Consider a policy to cover household garbage collection, wastewater treatment, hazardous waste containment, landfill accumulation, and community cleanup services run by the state. Seems like there are a few policies adjacent to this, including recycling, green electronics initiative, and pollution controls, all of which might be connected to such a policy. But this idea is to represent a country’s waste management industry which handles all the waste that isn’t sorted out by these other services.
Some possible connections:
Cost to run increases exponentially with GDP to represent additional waste generated
Higher investment improves the environment exponentially
Low investment decreases Environmentalist happiness, and high investment increases it
Increases State Employee membership
Low investment decreases State Employee happiness, and high investment levels out to 0 influence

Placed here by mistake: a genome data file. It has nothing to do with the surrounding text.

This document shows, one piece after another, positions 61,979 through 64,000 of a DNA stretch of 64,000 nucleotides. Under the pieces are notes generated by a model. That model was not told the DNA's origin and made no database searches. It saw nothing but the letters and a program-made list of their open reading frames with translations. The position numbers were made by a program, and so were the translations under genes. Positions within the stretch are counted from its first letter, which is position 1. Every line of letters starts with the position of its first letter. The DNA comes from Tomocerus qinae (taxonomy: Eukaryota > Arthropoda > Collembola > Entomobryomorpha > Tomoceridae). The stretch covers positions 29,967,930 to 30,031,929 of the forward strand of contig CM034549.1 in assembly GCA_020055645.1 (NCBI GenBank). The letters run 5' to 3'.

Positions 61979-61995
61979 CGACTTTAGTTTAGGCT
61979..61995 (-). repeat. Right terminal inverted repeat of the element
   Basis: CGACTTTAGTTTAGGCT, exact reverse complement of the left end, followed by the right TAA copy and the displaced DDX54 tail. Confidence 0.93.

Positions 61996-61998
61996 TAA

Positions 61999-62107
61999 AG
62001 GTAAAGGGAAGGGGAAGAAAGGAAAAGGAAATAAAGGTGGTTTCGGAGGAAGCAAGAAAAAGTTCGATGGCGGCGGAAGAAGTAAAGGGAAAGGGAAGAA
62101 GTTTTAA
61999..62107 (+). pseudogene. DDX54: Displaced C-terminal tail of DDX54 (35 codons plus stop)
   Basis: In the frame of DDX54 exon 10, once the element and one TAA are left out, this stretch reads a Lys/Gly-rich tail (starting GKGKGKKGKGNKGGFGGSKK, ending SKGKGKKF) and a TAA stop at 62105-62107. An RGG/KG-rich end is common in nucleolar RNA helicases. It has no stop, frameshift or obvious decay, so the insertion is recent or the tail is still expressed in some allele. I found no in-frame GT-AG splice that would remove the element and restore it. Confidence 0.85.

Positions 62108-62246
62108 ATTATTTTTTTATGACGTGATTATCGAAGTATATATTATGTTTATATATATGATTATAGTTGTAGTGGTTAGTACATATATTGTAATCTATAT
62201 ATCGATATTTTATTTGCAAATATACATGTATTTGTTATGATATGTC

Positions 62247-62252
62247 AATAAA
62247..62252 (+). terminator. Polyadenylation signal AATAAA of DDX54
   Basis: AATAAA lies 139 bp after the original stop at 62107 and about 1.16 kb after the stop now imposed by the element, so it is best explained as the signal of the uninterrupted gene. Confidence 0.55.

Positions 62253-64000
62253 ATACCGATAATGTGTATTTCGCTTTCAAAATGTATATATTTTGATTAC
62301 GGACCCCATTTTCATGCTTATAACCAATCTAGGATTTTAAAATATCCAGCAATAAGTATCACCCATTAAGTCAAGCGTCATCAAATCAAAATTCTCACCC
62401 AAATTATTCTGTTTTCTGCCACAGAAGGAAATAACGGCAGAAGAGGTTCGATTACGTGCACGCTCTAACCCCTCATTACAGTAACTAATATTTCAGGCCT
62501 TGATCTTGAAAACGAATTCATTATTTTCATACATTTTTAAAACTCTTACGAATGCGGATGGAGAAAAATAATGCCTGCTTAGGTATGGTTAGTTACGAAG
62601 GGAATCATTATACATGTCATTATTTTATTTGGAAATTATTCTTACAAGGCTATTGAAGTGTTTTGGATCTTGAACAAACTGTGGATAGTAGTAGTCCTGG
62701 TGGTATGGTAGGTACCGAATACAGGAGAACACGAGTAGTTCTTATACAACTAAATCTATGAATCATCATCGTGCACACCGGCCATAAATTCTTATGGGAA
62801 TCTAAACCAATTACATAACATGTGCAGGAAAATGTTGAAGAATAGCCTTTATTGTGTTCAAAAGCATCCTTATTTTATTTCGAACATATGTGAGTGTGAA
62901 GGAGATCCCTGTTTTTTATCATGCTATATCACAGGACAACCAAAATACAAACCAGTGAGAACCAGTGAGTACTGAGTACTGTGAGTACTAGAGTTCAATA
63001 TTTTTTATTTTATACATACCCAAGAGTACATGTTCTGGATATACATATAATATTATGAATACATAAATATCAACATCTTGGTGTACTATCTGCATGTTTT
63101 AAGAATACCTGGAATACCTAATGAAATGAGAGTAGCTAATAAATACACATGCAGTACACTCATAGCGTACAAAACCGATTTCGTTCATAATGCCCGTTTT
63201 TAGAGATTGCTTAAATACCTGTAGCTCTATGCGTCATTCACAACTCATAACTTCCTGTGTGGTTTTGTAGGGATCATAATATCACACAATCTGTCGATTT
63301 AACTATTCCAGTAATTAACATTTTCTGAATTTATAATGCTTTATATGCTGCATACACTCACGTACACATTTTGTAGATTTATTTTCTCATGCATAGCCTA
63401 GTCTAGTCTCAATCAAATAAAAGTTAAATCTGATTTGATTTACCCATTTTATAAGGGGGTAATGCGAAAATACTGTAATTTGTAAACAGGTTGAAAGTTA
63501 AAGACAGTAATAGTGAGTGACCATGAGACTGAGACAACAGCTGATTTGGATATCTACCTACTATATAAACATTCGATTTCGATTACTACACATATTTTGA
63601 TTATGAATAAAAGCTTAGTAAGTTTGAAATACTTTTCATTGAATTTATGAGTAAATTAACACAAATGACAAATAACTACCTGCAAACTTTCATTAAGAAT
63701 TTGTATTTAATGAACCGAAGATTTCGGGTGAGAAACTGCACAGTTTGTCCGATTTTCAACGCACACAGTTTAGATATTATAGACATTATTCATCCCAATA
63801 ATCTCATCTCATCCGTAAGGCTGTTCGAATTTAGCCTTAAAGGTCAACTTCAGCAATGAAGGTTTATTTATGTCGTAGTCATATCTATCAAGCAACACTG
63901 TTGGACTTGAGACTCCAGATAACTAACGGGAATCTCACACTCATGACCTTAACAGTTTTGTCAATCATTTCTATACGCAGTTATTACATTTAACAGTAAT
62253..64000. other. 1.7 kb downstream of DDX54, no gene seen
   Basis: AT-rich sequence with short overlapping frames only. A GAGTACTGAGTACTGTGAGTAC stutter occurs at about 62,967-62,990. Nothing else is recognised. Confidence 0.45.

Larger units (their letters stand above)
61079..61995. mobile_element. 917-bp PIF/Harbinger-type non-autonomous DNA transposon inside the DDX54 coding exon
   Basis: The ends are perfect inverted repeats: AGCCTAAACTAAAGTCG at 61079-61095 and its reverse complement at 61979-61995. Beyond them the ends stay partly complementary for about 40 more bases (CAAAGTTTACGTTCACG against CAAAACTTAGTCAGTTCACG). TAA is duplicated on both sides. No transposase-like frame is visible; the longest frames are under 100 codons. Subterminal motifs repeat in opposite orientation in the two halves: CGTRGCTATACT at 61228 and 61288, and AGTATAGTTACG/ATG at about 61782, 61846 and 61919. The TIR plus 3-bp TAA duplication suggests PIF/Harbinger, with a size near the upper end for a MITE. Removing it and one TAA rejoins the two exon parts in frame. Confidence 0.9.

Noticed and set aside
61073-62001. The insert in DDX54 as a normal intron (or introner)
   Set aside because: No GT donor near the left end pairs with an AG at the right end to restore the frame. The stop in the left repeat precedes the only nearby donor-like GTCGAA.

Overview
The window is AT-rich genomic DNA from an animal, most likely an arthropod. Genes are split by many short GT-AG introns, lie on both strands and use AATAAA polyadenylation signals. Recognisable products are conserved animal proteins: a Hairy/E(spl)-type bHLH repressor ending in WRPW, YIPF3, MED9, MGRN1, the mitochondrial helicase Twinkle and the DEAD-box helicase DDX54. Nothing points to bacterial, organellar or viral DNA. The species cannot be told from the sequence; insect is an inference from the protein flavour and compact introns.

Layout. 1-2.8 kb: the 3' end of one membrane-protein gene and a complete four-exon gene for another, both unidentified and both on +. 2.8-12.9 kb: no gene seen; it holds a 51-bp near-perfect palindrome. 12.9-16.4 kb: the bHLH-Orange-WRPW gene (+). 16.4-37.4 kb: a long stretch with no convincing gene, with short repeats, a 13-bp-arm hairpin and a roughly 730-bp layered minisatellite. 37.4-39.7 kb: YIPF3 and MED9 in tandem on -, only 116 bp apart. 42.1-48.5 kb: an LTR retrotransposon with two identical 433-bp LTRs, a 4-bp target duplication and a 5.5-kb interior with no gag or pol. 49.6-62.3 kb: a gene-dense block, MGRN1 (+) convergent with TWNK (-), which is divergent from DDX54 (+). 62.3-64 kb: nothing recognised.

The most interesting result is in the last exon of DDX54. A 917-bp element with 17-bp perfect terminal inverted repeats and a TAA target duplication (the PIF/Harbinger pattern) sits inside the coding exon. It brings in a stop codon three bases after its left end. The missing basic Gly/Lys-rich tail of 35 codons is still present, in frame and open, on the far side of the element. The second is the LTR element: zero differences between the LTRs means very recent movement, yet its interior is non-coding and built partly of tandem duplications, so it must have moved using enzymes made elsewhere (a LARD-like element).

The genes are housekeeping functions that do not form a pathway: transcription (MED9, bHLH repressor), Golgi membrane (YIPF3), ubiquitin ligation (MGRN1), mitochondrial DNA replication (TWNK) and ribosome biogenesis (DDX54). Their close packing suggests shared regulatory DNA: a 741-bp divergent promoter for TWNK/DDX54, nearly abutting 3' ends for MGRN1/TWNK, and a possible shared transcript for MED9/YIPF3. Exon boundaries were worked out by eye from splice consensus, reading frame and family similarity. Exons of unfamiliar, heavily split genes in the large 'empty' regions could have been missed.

Low investment increases probability of Garbage Scam event, and high investment decreases it
Recycling and Green Electronics Initiative policies reduce the cost of running, to represent recyclable and e-waste items being sorted out of general garbage
Could also have a “Garbage” crisis similar to Pollution, to represent material waste littering the streets or accumulating in natural spaces like the Great Pacific Garbage Patch. Such a crisis might have a few different causes and effects:
GDP increases crisis exponentially
Car, Bus, Air, and Rail usage all increase crisis slightly (Car Usage probably weighted more)
Higher investment in Waste Management lowers crisis exponentially
Keep The Country Tidy Campaign slightly lowers crisis, to represent reduction in littering behavior
Plant Based Diets slightly lowers crisis, to represent less trash generated
Compulsory Work For The Unemployed slightly lowers crisis, to represent trash pickup efforts
Yes, it recalls an article I read about how Norway’s waste management infrastructure was so strong, other countries were paying them to handle their waste, creating a modestly lucrative sector that produced a solvent industry creating a modicum of raw materials and energy.